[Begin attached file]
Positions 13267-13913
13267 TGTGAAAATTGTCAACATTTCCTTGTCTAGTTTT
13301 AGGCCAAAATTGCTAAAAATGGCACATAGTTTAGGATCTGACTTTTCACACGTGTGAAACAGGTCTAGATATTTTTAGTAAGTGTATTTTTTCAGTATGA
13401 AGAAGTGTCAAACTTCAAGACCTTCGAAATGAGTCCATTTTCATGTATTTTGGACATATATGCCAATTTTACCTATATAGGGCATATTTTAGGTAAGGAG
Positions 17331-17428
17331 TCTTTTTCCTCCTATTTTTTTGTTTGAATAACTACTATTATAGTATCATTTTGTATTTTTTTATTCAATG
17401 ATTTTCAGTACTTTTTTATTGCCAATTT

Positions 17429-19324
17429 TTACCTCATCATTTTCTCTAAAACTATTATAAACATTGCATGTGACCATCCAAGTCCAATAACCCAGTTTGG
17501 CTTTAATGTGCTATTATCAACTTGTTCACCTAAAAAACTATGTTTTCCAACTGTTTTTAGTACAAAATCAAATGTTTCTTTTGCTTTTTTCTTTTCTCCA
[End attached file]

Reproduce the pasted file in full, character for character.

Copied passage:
Positions 13267-13913
13267 TGTGAAAATTGTCAACATTTCCTTGTCTAGTTTT
13301 AGGCCAAAATTGCTAAAAATGGCACATAGTTTAGGATCTGACTTTTCACACGTGTGAAACAGGTCTAGATATTTTTAGTAAGTGTATTTTTTCAGTATGA
13401 AGAAGTGTCAAACTTCAAGACCTTCGAAATGAGTCCATTTTCATGTATTTTGGACATATATGCCAATTTTACCTATATAGGGCATATTTTAGGTAAGGAG
Positions 17331-17428
17331 TCTTTTTCCTCCTATTTTTTTGTTTGAATAACTACTATTATAGTATCATTTTGTATTTTTTTATTCAATG
17401 ATTTTCAGTACTTTTTTATTGCCAATTT

Positions 17429-19324
17429 TTACCTCATCATTTTCTCTAAAACTATTATAAACATTGCATGTGACCATCCAAGTCCAATAACCCAGTTTGG
17501 CTTTAATGTGCTATTATCAACTTGTTCACCTAAAAAACTATGTTTTCCAACTGTTTTTAGTACAAAATCAAATGTTTCTTTTGCTTTTTTCTTTTCTCCA